Monday, December 12, 2011

More on Lean from Michigan

I want to add a couple of more items to the post below about John Billi's MIT-sponsored webinar about Lean at the University of Michigan Health System.

When the Lean approach was first adopted at UMHS, there were some notable successes which I would term "projects."  For example, a rapid improvement event was held to redesign the carts used for blood draws, using the 5S approach that I have often referenced on this blog.  Here's the "before" view:

And here's the "after" view:

This is all good stuff, but it is not a full-fledged implementation of an organizational philosophy.  What UMHS found out  is that the cultural change inherent in Lean takes a long time to become embedded in the firm.  At BIDMC, we used to talk about "tortoise not hare" when we described that.  In essence, the process of adopting Lean becomes a Lean process itself.  It is one of modesty and constant learning.  Look, for example, at what John presented for the coming agenda for his institution.

The other point John made is when a map is constructed to enable all to all aspects of the value stream, "it's not the map that's valuable.  It the process of mapping, which produces a shared understanding of the value stream and which enables the front-line team to design improvement experiments together."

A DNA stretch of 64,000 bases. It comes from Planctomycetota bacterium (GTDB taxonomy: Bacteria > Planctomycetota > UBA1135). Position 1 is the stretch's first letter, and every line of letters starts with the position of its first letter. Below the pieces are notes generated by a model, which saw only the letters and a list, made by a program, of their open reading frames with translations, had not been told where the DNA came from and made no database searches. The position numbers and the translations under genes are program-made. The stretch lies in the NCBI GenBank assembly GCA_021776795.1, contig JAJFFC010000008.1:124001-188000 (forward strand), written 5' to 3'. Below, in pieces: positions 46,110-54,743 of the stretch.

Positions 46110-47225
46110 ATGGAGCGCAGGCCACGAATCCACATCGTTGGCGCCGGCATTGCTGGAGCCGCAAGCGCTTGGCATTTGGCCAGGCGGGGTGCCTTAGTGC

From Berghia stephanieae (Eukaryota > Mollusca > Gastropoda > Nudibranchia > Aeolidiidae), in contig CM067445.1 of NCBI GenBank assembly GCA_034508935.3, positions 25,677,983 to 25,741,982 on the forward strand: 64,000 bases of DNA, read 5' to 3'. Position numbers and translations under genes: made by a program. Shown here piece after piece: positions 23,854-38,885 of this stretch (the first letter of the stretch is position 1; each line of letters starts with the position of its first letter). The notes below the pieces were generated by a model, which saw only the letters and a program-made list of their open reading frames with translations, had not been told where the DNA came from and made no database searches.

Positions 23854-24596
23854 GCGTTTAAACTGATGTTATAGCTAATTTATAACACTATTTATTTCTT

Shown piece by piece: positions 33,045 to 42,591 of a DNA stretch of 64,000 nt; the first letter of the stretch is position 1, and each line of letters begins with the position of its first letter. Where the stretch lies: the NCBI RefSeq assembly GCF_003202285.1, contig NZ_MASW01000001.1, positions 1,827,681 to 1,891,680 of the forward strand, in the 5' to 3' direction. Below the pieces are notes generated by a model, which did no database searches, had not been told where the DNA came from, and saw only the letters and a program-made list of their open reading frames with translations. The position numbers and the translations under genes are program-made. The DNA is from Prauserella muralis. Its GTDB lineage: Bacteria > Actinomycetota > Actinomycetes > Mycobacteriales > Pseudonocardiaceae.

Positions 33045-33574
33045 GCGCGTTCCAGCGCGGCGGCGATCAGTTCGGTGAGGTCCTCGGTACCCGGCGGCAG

Anonymous said...

MIT has published a recording of this presentation at:

You can watch online or download to watch offline.

Keith said...


I think you missed your calling in life. Yuo should be running a closet orgainzation company!

Paul Levy said...

Excellent career advice! Thanks!

Susanne said...

From Facebook:

Exactly. Could it be the magic is not in the checklist but in the process of creating it, adapting it or even the process that leads us to recognize that we need it?

Mark Graban said...

Susanne - I think you're right. The process of creating the checklist (or in creating "standardized work" for lean) is a discovery process and an improvement process.

I have a friend who is an airline pilot who does consulting with hospitals, their team teaches people how to create checklists. He cringes (and I completely understand) at their competitors who will just sell the hospital a ready-made checklist.

Jack Billi said...

Thanks to Paul, Mark and the other commentators. At Michigan we were fortunate to have John Shook asking questions, urging us to reflect on what we learned, and to consider our our improvement efforts to be experiments. I agree with Susan and Mark that when the worker creates standard work, he/she takes ownership of the process and responsibility for changes - that is the key. As Shook told me often, some expert might suggest a more efficient way of doing a step, but that misses the point entirely. The point IS to empower the worker to make the changes. When a facilitator draws a map of a process and shows it to physicians or nurses, their eyes glaze over. It is the process of mapping, not just the map, that engages clinicians and other workers. They build consensus on problems, causes and experiments.